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Here's Proof No One Is Talking About The Reason For The Entire Election

Why are we having this double dissolution again?

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The Australian Building and Construction Commission, aka the reason we are holding this early double dissolution election, has pretty much disappeared from the election campaign.


Malcolm Turnbull called a double dissolution election in May after failing to pass a bill to re-introduce the construction industry watchdog.

"When we go to election, the Australian people will decide whether there should be an Australian Building and Construction Commission," he said at the time.

"A double dissolution election is about giving the people their say."

A Factiva search of "ABCC" or "Building and Construction Commission" of news stories in the last three months found mentions of the bill peaked in the week starting 21 March.

In the lead up to the Turnbull government's ABCC bill being voted down by the senate on 17 April, there was a huge amount of coverage mentioning the ABCC.


The Australian newspaper has made the most mentions of the ABCC at 424, followed by the ABC on 294 and AAP on 237.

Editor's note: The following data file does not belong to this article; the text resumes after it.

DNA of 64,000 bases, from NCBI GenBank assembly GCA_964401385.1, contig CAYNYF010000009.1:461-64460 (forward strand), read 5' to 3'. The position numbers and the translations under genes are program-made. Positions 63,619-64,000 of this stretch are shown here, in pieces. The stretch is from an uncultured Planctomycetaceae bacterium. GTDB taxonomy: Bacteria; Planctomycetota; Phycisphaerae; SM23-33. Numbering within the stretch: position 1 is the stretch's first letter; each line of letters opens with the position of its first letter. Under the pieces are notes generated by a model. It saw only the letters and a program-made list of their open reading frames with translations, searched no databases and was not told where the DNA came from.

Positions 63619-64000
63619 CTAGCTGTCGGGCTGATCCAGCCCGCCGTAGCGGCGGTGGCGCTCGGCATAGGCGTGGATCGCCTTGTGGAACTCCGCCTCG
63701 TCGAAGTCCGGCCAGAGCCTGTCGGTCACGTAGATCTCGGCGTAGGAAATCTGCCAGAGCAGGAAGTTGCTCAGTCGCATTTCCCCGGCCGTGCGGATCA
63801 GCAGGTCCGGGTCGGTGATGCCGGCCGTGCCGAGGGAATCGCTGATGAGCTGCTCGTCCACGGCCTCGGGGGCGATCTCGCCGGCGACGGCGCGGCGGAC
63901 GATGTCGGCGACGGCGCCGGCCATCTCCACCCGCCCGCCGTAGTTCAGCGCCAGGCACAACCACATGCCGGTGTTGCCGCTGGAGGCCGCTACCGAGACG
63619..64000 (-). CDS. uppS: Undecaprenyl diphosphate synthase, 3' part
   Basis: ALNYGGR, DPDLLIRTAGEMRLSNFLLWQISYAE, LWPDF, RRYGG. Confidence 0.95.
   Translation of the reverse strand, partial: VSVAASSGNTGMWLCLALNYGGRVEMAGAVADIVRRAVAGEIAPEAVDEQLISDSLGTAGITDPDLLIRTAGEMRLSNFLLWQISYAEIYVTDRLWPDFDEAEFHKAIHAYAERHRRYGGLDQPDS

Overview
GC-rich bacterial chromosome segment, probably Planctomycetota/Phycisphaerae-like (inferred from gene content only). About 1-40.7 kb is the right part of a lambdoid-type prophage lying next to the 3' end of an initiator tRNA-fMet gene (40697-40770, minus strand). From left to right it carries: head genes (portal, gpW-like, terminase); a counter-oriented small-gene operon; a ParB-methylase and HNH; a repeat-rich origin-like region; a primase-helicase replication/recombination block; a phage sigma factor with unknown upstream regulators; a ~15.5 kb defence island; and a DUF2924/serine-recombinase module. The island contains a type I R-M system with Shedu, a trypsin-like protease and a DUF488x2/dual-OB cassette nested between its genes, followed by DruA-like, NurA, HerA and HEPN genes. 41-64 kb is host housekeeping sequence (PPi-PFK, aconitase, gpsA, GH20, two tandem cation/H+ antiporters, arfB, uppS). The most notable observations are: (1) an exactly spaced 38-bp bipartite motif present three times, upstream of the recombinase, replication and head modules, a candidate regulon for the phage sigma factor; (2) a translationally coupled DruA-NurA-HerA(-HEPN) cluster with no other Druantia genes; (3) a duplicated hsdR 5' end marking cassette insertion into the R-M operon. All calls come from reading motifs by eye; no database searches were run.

But when the election campaign started in early May, mentions of the ABCC dropped off immediately. On the Liberal party website there were no mentions in the first two weeks of the election campaign.

Ironically, if the Turnbull government is re-elected on July 2, it might not have the numbers it needs to pass the ABCC legislation.

Mark Metcalfe / Getty Images

The Coalition's strategy in calling an early double dissolution election was to clear out the Senate crossbench (often referred to as "hostile" and "feral") who wouldn't pass elements of the government’s policy agenda.

But recent polling by the Australia Institute shows the Coalition might be left without the majority it needs to pass its ABCC bill.

The poll estimates the senate will have 30-35 Coalition senators, 25-18 Labor, 9-10 Greens, 3-6 Nick Xenophon Team members, plus other independents including Jacqui Lambie and Pauline Hanson.

The poll of 1,437 voters done by Research Now puts the Coalition on a primary vote of 36%, Labor 33%, Greens 12%, Nationals 2%, Palmer United Party 0%, Jacqui Lambie Network 1%, Glenn Lazarus Team 0%, Nick Xenophon Team 4%, Pauline Hanson’s One Nation 5%, and independent/other 8%.

The Australia Institute’s director, Ben Oquist said that while senate polling is sometimes unreliable, the research suggests the Coalition will struggle to hold some of its seats.

“This could mean a senate where a returned Coalition government couldn’t pass legislation without either Hanson’s vote or the Greens – when Labor oppose bills,” Oquist said.

Alice Workman is a political reporter for BuzzFeed News and is based in Canberra.

Contact Alice Workman at

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